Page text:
Ali’s blog

Mostly quant stuff with occasional digressions

One piece of encouraging news

Posted by alifinmath on March 1, 2008

Assailed as we are with discouraging news across the board, there’s at least one statistic that’s at a record high (along with mortgage foreclosures):

US prisons hit new high: 1 in 100 adults jailed

The number of prisoners in federal and local jails grew to 2.3 million, out of the country’s adult population of 229.8 million, which gives a ratio of one in 99 adults behind bars.

It has long been known that the US has the most prison-happy approach to crime control in the world. China, with a population far greater than America’s, comes in second with 1.5 million prisoners, and Russia third with 890,000.

Compared with the UK, America has proportionately five times as many prisoners, with 750 out of 100,000 of its residents incarcerated, as opposed to Britain’s 148 per 100,000.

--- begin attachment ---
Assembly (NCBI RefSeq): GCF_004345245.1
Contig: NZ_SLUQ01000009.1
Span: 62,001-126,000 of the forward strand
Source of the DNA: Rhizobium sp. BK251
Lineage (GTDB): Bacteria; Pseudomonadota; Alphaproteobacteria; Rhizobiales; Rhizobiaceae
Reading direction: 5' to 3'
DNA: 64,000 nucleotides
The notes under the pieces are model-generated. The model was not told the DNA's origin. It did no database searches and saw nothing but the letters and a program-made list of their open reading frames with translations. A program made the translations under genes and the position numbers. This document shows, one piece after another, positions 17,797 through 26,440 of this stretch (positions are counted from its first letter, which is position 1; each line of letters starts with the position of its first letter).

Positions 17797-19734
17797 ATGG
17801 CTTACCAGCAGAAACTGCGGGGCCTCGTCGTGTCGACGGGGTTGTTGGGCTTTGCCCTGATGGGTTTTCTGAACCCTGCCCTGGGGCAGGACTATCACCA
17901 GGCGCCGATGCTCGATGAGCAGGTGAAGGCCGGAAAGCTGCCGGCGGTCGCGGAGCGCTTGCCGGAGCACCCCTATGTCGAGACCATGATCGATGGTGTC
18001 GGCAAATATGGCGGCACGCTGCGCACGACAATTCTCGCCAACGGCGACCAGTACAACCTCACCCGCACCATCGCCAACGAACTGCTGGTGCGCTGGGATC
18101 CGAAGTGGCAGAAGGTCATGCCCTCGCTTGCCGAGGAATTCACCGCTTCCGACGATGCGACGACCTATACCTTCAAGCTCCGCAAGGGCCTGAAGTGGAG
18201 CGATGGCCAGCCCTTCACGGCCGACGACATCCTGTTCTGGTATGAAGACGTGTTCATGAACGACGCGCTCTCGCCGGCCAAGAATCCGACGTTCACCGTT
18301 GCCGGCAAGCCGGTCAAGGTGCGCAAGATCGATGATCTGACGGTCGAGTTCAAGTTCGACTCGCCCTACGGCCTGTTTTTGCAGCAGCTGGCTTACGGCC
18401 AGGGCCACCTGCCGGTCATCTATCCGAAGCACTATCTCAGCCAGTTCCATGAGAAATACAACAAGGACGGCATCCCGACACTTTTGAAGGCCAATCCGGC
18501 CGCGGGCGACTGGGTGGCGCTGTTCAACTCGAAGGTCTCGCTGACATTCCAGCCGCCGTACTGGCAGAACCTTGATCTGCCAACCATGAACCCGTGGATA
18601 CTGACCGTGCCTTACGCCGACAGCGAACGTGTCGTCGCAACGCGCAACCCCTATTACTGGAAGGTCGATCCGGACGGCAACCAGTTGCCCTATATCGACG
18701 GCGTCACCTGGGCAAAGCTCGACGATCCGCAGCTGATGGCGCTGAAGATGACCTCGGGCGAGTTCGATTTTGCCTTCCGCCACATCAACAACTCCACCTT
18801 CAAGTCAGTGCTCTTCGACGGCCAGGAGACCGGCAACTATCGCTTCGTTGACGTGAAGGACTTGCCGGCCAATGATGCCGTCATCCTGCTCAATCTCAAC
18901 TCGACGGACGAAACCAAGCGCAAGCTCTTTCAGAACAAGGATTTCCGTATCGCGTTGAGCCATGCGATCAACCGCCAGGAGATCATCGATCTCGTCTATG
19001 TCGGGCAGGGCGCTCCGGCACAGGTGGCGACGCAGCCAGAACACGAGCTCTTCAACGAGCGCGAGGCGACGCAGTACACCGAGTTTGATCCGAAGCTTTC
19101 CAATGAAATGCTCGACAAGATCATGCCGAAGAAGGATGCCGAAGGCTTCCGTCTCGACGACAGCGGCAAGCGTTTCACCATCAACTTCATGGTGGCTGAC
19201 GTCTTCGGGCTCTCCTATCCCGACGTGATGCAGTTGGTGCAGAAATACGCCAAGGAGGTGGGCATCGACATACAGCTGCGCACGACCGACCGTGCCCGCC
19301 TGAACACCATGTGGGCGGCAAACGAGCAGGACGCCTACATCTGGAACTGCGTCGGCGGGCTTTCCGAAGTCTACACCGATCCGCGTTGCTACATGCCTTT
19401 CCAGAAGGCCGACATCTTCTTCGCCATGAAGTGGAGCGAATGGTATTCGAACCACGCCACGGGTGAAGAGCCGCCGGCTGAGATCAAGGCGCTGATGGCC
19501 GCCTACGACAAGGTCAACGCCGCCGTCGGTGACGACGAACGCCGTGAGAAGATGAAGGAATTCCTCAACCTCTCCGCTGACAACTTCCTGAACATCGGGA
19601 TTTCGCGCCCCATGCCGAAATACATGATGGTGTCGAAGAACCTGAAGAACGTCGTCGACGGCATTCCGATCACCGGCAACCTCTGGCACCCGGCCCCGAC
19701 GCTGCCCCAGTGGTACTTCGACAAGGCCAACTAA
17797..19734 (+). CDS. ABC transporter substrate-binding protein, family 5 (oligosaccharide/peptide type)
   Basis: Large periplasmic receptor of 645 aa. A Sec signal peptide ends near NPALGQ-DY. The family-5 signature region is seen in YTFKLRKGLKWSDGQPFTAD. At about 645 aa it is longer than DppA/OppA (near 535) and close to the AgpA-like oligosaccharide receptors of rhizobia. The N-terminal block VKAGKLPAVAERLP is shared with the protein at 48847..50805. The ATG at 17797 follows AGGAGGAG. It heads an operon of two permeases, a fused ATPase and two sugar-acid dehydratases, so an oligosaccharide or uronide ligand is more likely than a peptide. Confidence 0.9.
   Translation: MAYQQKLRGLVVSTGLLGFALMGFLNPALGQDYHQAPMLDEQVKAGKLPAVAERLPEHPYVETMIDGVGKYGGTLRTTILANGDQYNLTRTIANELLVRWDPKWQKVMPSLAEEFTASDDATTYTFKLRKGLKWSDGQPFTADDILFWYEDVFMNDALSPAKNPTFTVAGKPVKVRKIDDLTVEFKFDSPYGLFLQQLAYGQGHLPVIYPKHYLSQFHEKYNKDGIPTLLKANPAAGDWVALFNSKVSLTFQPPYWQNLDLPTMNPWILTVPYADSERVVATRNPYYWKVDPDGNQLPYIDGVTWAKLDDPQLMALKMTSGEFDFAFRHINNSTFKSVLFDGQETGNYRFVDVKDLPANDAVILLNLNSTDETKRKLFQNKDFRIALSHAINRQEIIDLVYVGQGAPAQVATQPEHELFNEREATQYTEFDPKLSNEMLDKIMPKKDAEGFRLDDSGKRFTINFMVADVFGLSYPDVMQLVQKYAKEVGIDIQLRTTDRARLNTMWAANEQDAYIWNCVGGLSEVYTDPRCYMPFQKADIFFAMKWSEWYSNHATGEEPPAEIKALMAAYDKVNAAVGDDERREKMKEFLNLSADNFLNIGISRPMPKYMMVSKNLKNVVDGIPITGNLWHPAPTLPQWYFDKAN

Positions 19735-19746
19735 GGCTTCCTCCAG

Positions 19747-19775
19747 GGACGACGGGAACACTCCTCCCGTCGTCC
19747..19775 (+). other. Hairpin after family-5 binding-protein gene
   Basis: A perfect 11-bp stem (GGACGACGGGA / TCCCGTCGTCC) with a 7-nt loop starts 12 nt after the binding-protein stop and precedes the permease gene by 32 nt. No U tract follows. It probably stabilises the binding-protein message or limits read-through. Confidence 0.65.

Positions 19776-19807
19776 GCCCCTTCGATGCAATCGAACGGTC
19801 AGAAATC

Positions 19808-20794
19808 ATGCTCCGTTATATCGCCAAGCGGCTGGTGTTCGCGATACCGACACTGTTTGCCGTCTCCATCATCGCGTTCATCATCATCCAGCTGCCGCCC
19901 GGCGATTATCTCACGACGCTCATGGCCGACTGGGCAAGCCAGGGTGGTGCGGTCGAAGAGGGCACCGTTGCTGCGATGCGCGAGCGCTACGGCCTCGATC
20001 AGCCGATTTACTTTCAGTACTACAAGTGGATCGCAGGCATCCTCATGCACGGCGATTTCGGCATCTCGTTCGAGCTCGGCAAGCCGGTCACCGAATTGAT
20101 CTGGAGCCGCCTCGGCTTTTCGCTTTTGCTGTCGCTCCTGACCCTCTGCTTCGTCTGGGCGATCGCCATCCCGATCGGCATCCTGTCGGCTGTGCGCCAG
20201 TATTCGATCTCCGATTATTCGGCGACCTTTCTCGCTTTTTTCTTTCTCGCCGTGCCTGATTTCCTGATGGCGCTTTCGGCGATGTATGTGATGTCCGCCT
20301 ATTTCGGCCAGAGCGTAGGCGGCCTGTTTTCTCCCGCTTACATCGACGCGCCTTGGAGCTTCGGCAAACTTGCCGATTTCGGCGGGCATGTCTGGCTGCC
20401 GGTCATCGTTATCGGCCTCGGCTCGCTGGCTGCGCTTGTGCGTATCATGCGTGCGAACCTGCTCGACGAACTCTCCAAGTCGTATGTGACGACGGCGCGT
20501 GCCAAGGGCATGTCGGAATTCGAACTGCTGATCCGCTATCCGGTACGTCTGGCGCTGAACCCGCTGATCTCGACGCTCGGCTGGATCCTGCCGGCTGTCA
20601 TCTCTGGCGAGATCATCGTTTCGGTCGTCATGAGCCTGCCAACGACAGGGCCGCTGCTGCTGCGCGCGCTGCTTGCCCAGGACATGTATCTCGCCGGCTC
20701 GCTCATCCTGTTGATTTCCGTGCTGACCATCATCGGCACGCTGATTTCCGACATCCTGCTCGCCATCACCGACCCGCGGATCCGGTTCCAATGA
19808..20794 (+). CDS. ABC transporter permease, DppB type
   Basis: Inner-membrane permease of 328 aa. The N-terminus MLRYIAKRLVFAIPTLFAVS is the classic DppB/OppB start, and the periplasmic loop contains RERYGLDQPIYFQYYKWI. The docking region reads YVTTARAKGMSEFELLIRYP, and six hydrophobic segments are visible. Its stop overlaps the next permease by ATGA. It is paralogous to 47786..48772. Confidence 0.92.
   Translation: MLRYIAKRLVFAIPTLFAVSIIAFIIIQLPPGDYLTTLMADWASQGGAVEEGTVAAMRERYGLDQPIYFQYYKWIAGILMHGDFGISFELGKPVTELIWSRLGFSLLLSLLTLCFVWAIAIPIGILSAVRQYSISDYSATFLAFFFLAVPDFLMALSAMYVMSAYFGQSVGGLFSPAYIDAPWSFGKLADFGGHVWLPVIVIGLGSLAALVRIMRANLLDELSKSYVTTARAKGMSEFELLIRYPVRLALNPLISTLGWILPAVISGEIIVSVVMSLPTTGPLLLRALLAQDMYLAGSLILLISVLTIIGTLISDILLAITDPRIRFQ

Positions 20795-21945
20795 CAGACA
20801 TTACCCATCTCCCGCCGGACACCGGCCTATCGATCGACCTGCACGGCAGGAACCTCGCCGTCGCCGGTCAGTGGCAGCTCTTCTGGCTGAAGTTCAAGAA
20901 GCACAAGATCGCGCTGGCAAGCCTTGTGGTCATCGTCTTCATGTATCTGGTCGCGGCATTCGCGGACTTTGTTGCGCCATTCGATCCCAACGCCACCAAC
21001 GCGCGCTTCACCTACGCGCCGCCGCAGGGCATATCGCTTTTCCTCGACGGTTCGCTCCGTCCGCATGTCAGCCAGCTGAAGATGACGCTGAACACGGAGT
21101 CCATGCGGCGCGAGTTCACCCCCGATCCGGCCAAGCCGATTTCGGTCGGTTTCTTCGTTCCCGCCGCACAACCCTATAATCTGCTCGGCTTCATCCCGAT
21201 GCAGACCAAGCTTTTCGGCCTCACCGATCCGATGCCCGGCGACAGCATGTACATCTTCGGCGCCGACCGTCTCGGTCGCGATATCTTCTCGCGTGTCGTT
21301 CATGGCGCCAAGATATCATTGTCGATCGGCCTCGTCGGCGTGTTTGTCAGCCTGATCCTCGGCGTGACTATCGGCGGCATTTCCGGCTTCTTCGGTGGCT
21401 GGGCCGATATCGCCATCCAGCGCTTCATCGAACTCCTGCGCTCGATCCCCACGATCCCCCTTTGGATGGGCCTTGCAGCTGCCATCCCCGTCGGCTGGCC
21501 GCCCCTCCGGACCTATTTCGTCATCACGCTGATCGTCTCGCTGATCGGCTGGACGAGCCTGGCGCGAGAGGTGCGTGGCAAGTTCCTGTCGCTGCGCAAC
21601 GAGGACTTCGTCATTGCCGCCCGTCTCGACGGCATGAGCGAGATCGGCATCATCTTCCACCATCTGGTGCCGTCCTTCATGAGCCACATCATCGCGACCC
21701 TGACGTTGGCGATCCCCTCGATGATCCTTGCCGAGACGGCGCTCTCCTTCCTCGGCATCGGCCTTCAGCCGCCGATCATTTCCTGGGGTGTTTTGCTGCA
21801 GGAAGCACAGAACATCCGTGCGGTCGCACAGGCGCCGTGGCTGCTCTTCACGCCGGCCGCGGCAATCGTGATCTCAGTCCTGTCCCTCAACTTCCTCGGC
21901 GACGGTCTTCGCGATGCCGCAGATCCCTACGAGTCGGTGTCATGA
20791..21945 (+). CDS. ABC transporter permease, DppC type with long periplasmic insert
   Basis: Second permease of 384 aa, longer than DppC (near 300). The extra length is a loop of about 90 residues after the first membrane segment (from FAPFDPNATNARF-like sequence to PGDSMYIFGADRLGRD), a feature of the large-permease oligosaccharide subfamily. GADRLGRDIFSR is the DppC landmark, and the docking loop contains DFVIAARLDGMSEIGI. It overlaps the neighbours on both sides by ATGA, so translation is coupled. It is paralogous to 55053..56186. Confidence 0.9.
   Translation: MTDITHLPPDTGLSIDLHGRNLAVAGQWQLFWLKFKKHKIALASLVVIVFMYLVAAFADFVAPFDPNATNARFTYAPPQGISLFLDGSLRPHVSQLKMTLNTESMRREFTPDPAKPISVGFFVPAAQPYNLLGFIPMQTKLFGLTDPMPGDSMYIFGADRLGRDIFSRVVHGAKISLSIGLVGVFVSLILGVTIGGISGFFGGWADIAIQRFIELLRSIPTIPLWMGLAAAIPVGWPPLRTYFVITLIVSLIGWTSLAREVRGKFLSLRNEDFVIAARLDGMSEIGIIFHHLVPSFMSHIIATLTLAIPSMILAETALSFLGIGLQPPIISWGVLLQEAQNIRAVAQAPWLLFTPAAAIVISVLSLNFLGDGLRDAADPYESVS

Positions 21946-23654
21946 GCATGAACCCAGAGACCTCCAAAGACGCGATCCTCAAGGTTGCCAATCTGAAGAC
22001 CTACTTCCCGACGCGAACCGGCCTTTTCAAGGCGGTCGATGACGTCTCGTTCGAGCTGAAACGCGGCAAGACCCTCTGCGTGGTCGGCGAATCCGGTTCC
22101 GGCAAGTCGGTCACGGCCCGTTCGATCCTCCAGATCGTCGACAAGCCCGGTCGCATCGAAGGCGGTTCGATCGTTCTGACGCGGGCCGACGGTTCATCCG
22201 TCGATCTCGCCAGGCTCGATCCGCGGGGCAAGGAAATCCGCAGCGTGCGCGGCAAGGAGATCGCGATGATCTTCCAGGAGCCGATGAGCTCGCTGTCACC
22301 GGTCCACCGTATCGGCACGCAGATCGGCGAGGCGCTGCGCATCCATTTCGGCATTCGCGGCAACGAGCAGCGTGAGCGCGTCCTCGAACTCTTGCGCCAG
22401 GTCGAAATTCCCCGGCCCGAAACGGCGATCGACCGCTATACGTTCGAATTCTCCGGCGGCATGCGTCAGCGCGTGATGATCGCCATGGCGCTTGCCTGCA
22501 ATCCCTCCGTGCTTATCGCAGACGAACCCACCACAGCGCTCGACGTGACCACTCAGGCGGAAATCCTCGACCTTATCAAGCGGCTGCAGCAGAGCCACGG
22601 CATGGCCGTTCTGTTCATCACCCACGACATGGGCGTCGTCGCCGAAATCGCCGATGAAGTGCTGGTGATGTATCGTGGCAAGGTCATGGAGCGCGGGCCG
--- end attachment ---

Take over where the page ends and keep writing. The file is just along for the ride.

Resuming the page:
As John Gray contends in his, “False Dawn,” the law has become almost the only functioning social institution and prisons among the few remaining means of social control (in the US).

US incarceration rates are roughly ten times the European rate (the British rate is high for Europe), and fourteen times the Japanese rate. For 1993, the male homicide rate in the US was 12.3 per 100,000, compared with 1.6 for the EU and 0.9 for Japan. Similar disparities hold for other violent crimes (rapes and robberies). But few people point out one salient statistic: if one confines one’s attention to Americans of European origin, the crime figures are roughly comparable to those of Europe. Similar crime figures will be found in a heterogeneous society such as Brazil, again with most violent crimes being perpetrated by non-whites.

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